What Is Bucking?
First, let’s define what bucking truly is. What a lot of people call bucking is when the horse’s front legs stay on the ground and he kicks up his back legs. That’s not bucking. Bucking to me is what you see at the rodeo: All four feet are off the ground, the horse’s head is down low, his mouth is open, and he is bellowing like a cow giving birth.
Kicking up or “crow-hopping” is a simple demonstration of the horse’s lack of respect. What type of horse usually kicks up? A fat, lazy horse that doesn’t want to go forward. When you ask a horse like this to go from a jog to a lope, and he kicks up with his back legs, it’s his way of telling you to get lost. Most hot, nervous horses don’t kick up that much because they want to go forward.
On the other hand, most horses that are really bucking are not showing a lack of respect. They are most likely reacting to fear: fear of you being on their back, the girth, the back cinch, your legs, the spurs, something that jumped out of the bushes in front of them or a tree branch that brushed against their sides. Something caused the horse to use the reactive side of his brain. That’s how most horses learn to buck.
Sometimes, once a horse has dumped a rider three or four times and has gotten used to bucking, he starts bucking out of habit, not so much out of fear. At this point, what may have started out as a fear issue has now turned into a lack-of-respect issue.
Whether your horse is kicking up to demonstrate his lack of respect or truly bucking out of fear or habit, there are several ways to fix the problem. If he’s kicking up because he doesn’t want to go forward (which is most often the case), go back and get his feet moving better on the ground. Preferably, put him in a roundpen, and then point up in the air with your hand to signal him to move forward, cluck and spank—first spank the ground, and if necessary, spank him—until he lopes around the roundpen. Get him so hooked on you that as soon as you ask him to move by pointing with your hand, he immediately responds. If you get rid of his laziness and lack of respect on the ground first, when you get on him he’ll be a lot more willing to go forward. In fact, if you thoroughly do your groundwork, more than likely kicking up under saddle will no longer even be an issue.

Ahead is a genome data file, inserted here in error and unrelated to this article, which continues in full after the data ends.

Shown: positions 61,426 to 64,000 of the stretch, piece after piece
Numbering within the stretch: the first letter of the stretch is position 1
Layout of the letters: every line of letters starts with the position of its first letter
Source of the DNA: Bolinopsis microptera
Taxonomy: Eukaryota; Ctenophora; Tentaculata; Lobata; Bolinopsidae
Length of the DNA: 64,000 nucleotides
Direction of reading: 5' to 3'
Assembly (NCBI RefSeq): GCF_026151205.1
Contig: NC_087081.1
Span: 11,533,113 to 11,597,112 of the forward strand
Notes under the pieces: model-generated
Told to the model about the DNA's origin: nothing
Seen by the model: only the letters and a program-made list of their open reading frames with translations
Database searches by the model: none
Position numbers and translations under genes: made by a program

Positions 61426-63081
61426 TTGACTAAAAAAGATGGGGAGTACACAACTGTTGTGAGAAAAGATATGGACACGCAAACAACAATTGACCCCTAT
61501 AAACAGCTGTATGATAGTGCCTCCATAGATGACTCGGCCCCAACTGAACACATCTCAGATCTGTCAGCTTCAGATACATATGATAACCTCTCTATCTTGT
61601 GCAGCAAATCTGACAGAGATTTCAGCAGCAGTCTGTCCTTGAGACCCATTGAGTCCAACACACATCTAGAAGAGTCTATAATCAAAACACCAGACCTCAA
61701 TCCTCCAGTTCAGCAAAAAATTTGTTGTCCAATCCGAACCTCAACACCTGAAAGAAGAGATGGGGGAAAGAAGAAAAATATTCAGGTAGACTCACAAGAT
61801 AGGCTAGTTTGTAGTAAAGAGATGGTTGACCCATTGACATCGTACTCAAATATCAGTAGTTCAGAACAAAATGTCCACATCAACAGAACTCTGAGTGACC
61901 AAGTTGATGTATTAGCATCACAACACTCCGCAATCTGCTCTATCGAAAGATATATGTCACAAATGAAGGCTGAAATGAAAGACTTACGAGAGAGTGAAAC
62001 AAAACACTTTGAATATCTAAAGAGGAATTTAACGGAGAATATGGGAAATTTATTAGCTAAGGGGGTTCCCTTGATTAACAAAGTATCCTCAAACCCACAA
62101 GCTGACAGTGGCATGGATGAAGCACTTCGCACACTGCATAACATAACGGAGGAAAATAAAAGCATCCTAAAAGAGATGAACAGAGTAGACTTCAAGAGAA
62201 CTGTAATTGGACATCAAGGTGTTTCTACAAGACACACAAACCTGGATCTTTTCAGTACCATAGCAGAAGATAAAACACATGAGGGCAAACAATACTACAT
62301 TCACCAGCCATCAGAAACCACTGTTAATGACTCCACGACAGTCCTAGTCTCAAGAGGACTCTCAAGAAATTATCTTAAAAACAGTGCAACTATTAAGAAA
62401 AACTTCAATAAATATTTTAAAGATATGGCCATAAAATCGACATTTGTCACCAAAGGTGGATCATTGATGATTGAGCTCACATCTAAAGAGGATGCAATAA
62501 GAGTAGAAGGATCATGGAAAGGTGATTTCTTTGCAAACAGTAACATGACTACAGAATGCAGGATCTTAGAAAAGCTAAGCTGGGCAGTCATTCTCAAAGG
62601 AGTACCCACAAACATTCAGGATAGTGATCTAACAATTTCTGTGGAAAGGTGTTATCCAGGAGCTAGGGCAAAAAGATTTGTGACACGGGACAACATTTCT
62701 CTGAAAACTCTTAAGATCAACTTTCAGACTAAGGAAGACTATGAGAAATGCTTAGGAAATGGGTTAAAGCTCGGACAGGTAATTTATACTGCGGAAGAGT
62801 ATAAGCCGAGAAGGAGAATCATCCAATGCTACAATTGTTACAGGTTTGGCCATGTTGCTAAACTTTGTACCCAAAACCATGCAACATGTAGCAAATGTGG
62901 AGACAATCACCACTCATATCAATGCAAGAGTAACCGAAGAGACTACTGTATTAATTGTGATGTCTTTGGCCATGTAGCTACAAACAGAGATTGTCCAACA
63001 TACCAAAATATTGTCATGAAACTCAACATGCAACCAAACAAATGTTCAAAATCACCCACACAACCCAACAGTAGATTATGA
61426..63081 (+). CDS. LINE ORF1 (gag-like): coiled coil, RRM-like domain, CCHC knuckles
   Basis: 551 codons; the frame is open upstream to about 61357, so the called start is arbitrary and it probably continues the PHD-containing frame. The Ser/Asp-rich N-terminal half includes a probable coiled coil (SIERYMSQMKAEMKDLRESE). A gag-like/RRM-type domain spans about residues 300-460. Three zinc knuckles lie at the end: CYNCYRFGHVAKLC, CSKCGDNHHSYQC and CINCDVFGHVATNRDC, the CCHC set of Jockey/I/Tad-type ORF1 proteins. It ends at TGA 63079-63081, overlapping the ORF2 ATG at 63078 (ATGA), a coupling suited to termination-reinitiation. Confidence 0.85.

When you do get on the horse and ask him to lope, first squeeze with both legs to ask him to go forward. Wait for a count of two, and if he doesn’t go, cluck. Wait for another count of two, and when he doesn’t go forward, spank him from side to side with the end of your mecate or a dressage whip. If you spank with rhythm and he kicks up with both his back legs, what do you do? You spank him again: WHACK, WHACK. You may have to spank him several times before he realizes that every time his hind legs leave the ground you will make him feel uncomfortable, but when he leaves his feet on the ground and goes forward, you will leave him alone.
I’ll be the first to tell you that you have to be a confident rider to go through this process. If you’re not, either make sure you do your groundwork thoroughly and correctly so that your horse will go forward as soon as you squeeze and cluck, or have a more experienced rider ride the horse for a few days to get his feet moving at the lope.
Tying a horse up after you’ve worked him hard does two things: It gives him a chance to get his air back and it gives him a chance to process the work you just did. This is not punishment—it is allowing him to absorb the lesson. The very worst thing you can do after working with your horse on a particular issue, especially one as serious as bucking, is to put him in his stall and feed him. Once he gets his mind on eating, you can be pretty sure it’s no longer on you!